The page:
To find out more information about Theresa Cheek and her artwork, and/or to commission a decorative mural, please visit: theresacheek.socialtuna.com or etsy.com/shop/artstheanswer.


Art

Keep Tyler Beautiful Unveils New Murals Around Town

ben wheeler

Eight artists from the community are working with Keep Tyler Beautiful to repaint the mural along South Loop 323 between Fry Avenue and New Copeland Road. The previous mural featuring 520 feet of colorful roses was painted in 2011 by students from multiple Tyler high schools, but it has now faded. The final mural will be completed in October.

“The art mural is intended as a creative outlet for artists in our community,” said Keep Tyler Beautiful Coordinator Belen Casillas. “Our vision is to display local art by Tyler artists and promote Keep Tyler Beautiful.”

In addition, Keep Tyler Beautiful has partnered with local artists Lisa Horlander and Daryl Phillips to paint murals at Emmett J. Scott Park and Woldert Park, respectively.

The new mural at Emmett J. Scott Park is on the newly renovated restrooms and the mural at Woldert Park is on the electrical box near the new splash pad. Both artists have been involved with art projects at Tyler Parks and with the Beauty and the Box program.

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Art

Tyler Animal Shelter launches Beautification Project, Call for Artists

ben wheeler

Help! There isn’t much color in our Animal Shelter lobby or get acquainted rooms so we need the community’s help to transform it. The Animal Shelter Beautification Project invites artists of all ages to submit images of their original artwork to be considered for a mural on the walls of the shelter lobby or the get acquainted rooms.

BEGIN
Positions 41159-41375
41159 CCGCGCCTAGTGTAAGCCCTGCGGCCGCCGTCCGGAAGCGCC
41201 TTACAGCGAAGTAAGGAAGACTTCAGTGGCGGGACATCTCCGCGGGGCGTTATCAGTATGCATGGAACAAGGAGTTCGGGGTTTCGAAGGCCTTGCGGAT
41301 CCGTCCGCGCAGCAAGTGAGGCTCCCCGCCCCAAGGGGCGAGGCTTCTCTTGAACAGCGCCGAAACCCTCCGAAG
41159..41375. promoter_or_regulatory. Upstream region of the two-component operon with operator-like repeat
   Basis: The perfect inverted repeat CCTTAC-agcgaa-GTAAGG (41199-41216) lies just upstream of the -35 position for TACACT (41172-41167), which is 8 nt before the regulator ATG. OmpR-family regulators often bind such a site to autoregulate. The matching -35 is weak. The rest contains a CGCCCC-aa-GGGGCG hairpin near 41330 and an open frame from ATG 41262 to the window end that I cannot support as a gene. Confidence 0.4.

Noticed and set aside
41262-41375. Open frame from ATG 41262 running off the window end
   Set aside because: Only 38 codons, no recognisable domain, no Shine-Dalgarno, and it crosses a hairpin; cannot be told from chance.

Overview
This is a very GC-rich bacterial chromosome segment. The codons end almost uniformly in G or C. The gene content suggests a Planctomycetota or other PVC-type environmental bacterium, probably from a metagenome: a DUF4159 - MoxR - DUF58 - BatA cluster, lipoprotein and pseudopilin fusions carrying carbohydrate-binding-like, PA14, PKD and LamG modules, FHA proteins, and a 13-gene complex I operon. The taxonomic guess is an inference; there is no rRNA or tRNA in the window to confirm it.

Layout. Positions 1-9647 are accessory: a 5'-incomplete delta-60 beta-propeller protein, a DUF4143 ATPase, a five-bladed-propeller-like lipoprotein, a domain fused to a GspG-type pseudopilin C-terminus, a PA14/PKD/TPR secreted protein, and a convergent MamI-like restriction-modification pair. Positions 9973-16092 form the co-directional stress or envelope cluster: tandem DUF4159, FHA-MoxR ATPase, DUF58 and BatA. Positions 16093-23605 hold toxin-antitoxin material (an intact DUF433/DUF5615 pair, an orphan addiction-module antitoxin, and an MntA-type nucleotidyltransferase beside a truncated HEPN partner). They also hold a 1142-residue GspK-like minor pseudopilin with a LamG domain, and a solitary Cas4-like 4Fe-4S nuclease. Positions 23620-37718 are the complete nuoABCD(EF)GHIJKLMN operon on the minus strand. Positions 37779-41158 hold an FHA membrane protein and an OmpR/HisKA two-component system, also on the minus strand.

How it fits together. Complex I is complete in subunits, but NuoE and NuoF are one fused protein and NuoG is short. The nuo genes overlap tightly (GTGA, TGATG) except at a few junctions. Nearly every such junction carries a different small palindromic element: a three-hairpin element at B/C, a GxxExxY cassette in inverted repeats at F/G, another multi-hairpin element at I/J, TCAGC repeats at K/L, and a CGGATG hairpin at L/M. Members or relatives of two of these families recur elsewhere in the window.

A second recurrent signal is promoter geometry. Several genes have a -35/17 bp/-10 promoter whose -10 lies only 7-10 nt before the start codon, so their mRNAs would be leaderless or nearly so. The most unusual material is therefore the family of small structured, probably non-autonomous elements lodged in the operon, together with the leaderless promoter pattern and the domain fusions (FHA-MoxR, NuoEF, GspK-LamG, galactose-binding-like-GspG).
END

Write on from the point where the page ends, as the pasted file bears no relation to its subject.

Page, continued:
Attached is a complete list of rules for artists wanting to submit their artwork. The deadline to submit artwork will be Jan. 31. 2021 at 11:59 p.m. All artwork is to be submitted digitally on our website: https://www.cityoftyler.org/government/departments/animal-services.

In 2017, Tyler Animal Services opened its doors to the public in a restructured facility that houses both the City’s Animal Shelter and Animal Control Department, located at 4218 Chandler Hwy. The facility also houses 103 dog kennels and 65 cat kennels for holding, isolation and display. The City’s shelter features “get acquainted” rooms for people to come in, meet with shelter staff and their potential pet for some time to “get acquainted.”

In 2019, 482 pets were adopted, 492 were reunited with their owners and 349 animals were transferred to 110 different rescue organization partners. There were 1,172 microchips registered to responsible pet owners.

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Art

On Exhibit at Tyler Museum of Art: “Bits & Pieces”

The Tyler Museum of Art (TMA) is located at 1300 S. Mahon Ave. on the Tyler Junior College main campus. Regular TMA hours are 10am-5pm Tuesday-Saturday, and 1-5pm Sunday. The Museum is closed Mondays and on most major holidays. For more info call the museum at (903)595-1001, tylermuseum.org, or email info@tylermuseum.org.

Bits & Pieces: Works by Al Souza is on exhibit July 9th-Oct. 18th, 2020. Organized by the Tyler Museum of Art, this exhibition features a variety of mixed media collages and assemblages from 2000 – 2010 by Al Souza. The works, including his jigsaw puzzle assemblages, showcase his ability to masterfully combine various parts to create a dynamic whole.

The Blue Man: Photographs by Keith Carter is on exhibit June 21st-August 30th, 2020. Organized by the Tyler Museum of Art, this exhibition showcases 50 photographs from Keith Carter’s Blue Man series held in the TMA’s Permanent Collection. The images, taken in the late 1980’s, highlight a variety of people and places found around East Texas. Rooted in a documentarian tradition, Carter’s images capture the ordinary as well as the unimaginable subjects that make our region unique. Keith Carter (b. 1948) is an internationally recognized photographer and holds the Endowed Walles Chair of Art at Lamar University in Texas. His work has been widely exhibited and can be found in numerous museum collections including the National Portrait Gallery, Smithsonian American Art Museum and J. Paul Getty Museum.